Pension consultant Chris Tobe considering run for Treasurer
08/05/2014 08:14 PM
PADUCAH — Democrat Chris Tobe, a former trustee of the Kentucky Retirement Systems who sought SEC Whistleblower status, says he may once again have a seat at the pension board table if voters elect him as state Treasurer in 2015, if he runs.
Tobe, who has written a book on the state of Kentucky pensions, says he would use the position to keep a watchful eye on the pension systems and investments.
“The treasurer does serve on the Kentucky Teacher’s Retirement board which is the largest pension plan in the state, and if I was treasurer I would be very involved in the Kentucky Retirement Systems and the other boards and the other places where the money is,” Tobe said. “There are 20 or 30 other boards which do bonding — like the pension obligation bonds which the treasurer sits on.”
Tobe served as an appointed trustee to the Kentucky Retirement Systems from 2008 to 2012, or one term in the position in which he was selected by Gov. Steve Beshear — who did not re-appoint Tobe to a second term. At the time Tobe was outspoken in his criticisms of investments and the use of placement agents — Tobe sought independent representation as the SEC investigated his claims, which he filed in 2010.
Tobe said he likely won’t make an official announcement on a run until after the fall races this year.
“It will surely be after this November election because we don’t know how things will happen and of course I have… an active public pension career and things I’m doing across the nation,” Tobe said.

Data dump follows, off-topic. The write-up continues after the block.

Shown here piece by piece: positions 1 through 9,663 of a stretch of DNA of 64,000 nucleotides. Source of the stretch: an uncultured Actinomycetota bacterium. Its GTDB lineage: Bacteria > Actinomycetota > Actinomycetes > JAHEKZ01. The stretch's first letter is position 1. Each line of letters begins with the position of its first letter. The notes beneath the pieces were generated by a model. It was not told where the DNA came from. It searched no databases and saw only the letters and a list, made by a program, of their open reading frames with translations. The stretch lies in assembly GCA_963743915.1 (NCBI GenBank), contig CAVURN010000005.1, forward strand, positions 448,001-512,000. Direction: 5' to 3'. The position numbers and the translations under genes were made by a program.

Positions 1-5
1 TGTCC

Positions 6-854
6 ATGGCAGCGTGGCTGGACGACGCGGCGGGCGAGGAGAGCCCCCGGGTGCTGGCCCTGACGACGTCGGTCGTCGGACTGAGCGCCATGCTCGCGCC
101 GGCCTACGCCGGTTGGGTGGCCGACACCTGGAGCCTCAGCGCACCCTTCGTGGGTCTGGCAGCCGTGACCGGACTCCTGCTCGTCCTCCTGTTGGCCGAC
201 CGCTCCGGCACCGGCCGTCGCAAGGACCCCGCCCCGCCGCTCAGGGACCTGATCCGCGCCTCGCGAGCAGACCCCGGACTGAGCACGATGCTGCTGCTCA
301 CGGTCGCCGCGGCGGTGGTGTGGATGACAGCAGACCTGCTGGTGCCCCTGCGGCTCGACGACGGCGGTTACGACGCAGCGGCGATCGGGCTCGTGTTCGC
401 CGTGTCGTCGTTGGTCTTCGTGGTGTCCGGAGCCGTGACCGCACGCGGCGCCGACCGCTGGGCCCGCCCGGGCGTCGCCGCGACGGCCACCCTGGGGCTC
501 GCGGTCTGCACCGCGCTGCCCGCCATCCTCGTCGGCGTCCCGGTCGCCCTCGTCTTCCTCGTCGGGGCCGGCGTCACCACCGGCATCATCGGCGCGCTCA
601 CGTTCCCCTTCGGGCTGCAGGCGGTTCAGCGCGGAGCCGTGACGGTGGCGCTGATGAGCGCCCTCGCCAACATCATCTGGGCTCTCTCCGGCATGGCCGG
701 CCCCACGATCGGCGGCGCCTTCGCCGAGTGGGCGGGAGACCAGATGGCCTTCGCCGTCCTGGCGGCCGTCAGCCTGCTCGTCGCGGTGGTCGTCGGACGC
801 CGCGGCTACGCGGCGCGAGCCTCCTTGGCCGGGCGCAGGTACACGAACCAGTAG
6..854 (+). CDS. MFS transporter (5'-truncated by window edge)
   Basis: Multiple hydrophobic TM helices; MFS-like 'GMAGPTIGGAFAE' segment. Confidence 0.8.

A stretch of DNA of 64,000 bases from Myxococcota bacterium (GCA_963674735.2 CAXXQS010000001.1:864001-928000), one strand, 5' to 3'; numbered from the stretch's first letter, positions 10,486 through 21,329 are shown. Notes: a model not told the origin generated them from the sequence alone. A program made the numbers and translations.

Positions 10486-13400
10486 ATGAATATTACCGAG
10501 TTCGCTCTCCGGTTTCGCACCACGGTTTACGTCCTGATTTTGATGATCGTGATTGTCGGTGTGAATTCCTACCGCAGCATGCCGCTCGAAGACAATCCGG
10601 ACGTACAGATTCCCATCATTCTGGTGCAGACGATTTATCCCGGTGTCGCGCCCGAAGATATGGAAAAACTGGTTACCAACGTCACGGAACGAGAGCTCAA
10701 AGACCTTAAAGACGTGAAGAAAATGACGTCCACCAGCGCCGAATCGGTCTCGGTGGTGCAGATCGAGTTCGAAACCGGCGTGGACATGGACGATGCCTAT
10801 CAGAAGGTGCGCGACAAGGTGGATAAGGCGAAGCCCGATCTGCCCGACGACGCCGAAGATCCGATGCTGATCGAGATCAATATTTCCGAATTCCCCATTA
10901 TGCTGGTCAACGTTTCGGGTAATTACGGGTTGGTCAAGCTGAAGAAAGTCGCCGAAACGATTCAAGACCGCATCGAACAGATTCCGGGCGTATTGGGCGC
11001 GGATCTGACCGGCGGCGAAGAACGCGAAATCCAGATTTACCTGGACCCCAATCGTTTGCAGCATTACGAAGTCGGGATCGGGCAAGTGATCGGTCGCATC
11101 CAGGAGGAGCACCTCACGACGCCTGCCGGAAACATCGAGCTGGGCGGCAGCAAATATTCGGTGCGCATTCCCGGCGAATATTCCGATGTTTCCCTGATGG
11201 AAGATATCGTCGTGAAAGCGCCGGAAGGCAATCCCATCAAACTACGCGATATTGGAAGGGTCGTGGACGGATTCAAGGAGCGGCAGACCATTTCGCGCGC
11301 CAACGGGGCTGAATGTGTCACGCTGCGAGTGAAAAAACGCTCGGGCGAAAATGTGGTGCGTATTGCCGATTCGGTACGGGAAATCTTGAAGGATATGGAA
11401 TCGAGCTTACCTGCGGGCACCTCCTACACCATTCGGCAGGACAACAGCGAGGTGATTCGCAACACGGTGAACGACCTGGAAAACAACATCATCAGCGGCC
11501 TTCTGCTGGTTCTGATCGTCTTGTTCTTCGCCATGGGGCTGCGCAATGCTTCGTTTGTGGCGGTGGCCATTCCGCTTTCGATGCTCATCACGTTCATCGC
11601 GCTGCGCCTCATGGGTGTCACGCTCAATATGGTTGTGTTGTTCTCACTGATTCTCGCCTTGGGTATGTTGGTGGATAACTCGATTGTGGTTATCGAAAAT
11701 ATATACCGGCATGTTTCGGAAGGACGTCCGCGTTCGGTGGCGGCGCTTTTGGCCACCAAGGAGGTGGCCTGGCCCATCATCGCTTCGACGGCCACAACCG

Watch the interview to see what Tobe has to say about other pension related legislation for the next session.
During the 2014 legislative session Republican state Sen. Chris McDaniel, R-Taylor Mill, filed legislation to abolish the position of state treasurer. At the time McDaniel said the bill would save taxpayers an initial $1.3 million and an additional $750,000 once employees of the office were located elsewhere in state government.
However, Tobe says the move to abolish the office is an abdication of the state constitution.
“There is a reason the Kentucky constitution made constitutional officers to serve as some kind of check to the legislative and executive branches… the treasurers office has not done that historically in the last 20-years but I think the potential is there, and with my whole profile nationally with pensions that I could become a different type of treasurer,” Tobe said.
Democrat Dee Dee Ford, a 2012 Emerge Kentucky graduate and Bardstown business owner, is also considering a race for the position. Ford said she is 99 percent sure she will run for the post.
Republican Allison Ball, a Prestonsburg lawyer and Republican activist, announced her run run for treasurer in late May.
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